As i have understood the Singular DTV platform so far, Zach LeBeau now suggests that soon this type of operation of issuing asset-backed securities for your creative endeavours will be available in an easy to use format through the Singular DTV platform. Being a wannabe filmmaker – this platform model comes across as very attractive to me.

What are your thoughts? Feel free to reach out to me on twitter @richtella


What’s the format Rich?

ANSWER: Just like the Pizza Burger BBQ Chicken, the format is not any one thing in particular, but instead all things all at the same time.

Its common knowledge that one is typically recommended to blog about a single particular subject of interest, but why? One of the top reasons as i understand it, is so that you can align yourself as a blogger/authority on your chosen subject matter. Another is so that you may have a way to monetise your content as you develop your voice within your chosen space i.e “influencer marketing”.

But what are the potential drawbacks of such narrowing down of ones blog? what if you simply do not want to narrow down your online content offering to just one single topic or subject?

From my observations it seems the bloggers that get away without zooming in on a single subject, typically themselves become the subject matter – think youtube celebrity types such as Casey Neistat. Perhaps they started out with a niche subject but eventually they themselves became bigger than the subject they set out to cover, when this happens, the audience has indicated to the blogger – or in the case of Casey Neistat ‘vlogger’ – and likely due to their interpretation of their channels youtube or facebook analytics, that they (the blogger) should share more of their personal life.

Those who typically enter down that path become very much a celebrity, and begin to develop their personal brand within that space. In doing this they are able to branch out in to almost any sub-genre they like, as they themself are now the reason people watch – no longer are people watching because the blogger is an authority on a specific subject.

A problem i have had, and as you can tell; continue to have, is that i have many interests, and they all tend to overlap. My very first blog was the MMMDo blog, where i would simply make things (typically furniture) film or photograph what i made, then attempt to stitch some sort of useful blog post together, i was surprised recently when i checked up on my blogs associated youtube channel to find one of my videos has nearly 25K views.  to bad i had not monetised the video as i had used some third party content which i had forgotten to remove.

My second blog was where i took what i had learned about video production on the MMMDo blog and attempted to apply it to the subject of digital currency, i stuck mainly to interviews with people working in the space and also some ‘How To’ videos this blog helped me learn more about the technology used in digital currencies as well as improving my video production skills. From the very start my mind was on producing a documentary in this space, due to the unique and fascinating subject matter and the fact that those early days were so all over the place (thanks to the ongoing scaling debate, to some extent they still are)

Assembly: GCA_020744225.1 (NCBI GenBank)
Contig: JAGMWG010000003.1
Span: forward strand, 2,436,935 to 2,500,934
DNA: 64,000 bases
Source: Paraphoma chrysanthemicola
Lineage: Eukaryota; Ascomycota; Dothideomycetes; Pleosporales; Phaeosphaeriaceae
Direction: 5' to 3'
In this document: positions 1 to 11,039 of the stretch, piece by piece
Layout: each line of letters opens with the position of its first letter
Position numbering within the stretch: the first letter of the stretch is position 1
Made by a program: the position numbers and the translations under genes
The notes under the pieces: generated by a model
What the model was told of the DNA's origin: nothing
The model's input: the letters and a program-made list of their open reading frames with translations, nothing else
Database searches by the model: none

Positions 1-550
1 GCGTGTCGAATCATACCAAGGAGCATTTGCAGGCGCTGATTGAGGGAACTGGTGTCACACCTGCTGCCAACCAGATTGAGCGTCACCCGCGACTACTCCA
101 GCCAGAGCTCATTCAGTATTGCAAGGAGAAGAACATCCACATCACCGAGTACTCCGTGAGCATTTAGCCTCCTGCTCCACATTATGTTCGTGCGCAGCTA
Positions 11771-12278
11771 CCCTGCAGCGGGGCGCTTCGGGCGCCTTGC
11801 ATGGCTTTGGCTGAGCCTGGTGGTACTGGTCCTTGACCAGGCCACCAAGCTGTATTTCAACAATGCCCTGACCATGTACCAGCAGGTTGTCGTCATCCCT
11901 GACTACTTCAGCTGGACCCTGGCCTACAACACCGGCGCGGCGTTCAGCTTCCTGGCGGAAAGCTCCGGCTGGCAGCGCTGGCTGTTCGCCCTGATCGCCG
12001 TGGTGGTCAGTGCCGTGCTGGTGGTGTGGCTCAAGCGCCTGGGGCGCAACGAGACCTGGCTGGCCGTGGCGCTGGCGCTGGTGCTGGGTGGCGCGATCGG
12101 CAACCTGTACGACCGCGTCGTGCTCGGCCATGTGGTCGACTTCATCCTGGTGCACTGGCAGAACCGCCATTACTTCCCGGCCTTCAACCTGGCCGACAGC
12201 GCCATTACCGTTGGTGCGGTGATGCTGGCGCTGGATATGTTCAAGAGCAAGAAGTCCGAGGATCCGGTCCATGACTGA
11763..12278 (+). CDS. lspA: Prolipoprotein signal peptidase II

As part of blog i also published video diary entries from the early days of starting a company, the video series originally entitled Starting Up loosely documented my progress as an entrepreneur just when i had begun doing entrepreneurial things, the concept went through several adaptations as i tried to find the best format, but eventually i put the concept to bed on a youtube channel called Start Up Slam.

I went on to start blogging for Qwids, a startup company i founded with a group of amazing people all working to develop a service that lives at the crossroads between (old world) loyalty points and (new world) digital currency. Blogging for a corporation proved rather demanding, and i know i know – one must blog regularly; but the research involved for this subject is very demanding, and although really fun as i learned a lot about the subject matter – in a startup there is only so much time to go around. The last post i made was in March, I do intend to pick this blog up again as soon as we have made the necessary changes to our UX and gotten the traction we need in the market; hopefully by August 2017 : )

This brings us to now, and here, this blog. What’s the format Rich? What’s the niche? Who’s your target Rich? Truth is, i don’t have any of those things. I am just writing about stuff i do, linking to past blog posts and sometimes writing about stuff i am interested in, but not so knowledgeable on. That’s all.

Sergej Kotliar clip 2017 (BitJoin Cross-Post)

In April 2017 i began following up with the 6 founders featured in my first documentary short – Founded. I started by catching up with Sergej Kotliar of BitRefill. In the past i have published the full interviews on the BitJoin youtube channel, however this time i intend on publishing these interviews solely on Popchest in order to help raise funds for the production of the follow up documentary to Founded. If you know of a better way to raise funds don’t hesitate to contact me at